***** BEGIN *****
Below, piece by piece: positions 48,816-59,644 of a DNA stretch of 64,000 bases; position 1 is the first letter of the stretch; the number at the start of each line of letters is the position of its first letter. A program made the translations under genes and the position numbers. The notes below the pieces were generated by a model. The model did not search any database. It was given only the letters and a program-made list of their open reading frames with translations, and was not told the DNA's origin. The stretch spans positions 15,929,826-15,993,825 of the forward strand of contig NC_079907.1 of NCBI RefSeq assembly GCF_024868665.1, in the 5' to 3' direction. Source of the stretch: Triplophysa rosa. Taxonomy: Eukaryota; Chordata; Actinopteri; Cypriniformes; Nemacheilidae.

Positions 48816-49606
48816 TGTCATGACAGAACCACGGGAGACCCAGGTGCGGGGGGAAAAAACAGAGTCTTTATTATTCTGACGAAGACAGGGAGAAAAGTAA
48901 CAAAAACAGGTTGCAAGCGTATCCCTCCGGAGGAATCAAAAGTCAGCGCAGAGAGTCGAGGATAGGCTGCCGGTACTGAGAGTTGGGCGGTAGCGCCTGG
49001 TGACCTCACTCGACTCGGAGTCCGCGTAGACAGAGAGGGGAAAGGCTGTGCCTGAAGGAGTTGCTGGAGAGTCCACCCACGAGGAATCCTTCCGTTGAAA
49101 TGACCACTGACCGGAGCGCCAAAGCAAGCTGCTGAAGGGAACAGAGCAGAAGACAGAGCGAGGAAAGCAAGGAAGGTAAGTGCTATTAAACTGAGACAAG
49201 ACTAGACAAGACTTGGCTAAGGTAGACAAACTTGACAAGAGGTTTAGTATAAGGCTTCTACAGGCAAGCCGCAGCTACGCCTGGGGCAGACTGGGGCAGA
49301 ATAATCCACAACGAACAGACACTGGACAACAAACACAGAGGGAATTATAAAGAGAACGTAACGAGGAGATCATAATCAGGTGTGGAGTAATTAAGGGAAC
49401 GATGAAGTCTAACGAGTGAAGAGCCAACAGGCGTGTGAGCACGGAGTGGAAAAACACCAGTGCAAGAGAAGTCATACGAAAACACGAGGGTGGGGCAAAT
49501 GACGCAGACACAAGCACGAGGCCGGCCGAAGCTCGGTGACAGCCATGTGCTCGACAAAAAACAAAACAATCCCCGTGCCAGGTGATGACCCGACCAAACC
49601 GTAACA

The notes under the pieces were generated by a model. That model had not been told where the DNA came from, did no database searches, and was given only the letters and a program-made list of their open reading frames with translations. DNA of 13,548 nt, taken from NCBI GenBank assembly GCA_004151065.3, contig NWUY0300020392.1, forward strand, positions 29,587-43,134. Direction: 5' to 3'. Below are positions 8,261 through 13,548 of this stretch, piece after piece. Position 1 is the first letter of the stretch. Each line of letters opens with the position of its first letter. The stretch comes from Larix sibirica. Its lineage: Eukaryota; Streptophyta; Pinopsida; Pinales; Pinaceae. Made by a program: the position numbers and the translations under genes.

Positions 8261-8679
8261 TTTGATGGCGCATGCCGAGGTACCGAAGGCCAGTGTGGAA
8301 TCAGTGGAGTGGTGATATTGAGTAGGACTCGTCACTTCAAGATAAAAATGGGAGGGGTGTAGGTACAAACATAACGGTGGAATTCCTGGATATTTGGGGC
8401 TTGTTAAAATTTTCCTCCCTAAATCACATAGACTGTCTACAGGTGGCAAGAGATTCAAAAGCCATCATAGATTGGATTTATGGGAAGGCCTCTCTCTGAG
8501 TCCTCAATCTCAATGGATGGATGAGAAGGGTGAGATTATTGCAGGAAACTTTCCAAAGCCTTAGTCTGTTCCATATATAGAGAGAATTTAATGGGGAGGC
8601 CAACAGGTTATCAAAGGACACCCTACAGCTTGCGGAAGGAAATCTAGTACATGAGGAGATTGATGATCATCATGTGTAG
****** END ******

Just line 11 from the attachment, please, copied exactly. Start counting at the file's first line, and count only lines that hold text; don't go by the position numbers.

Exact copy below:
49601 GTAACA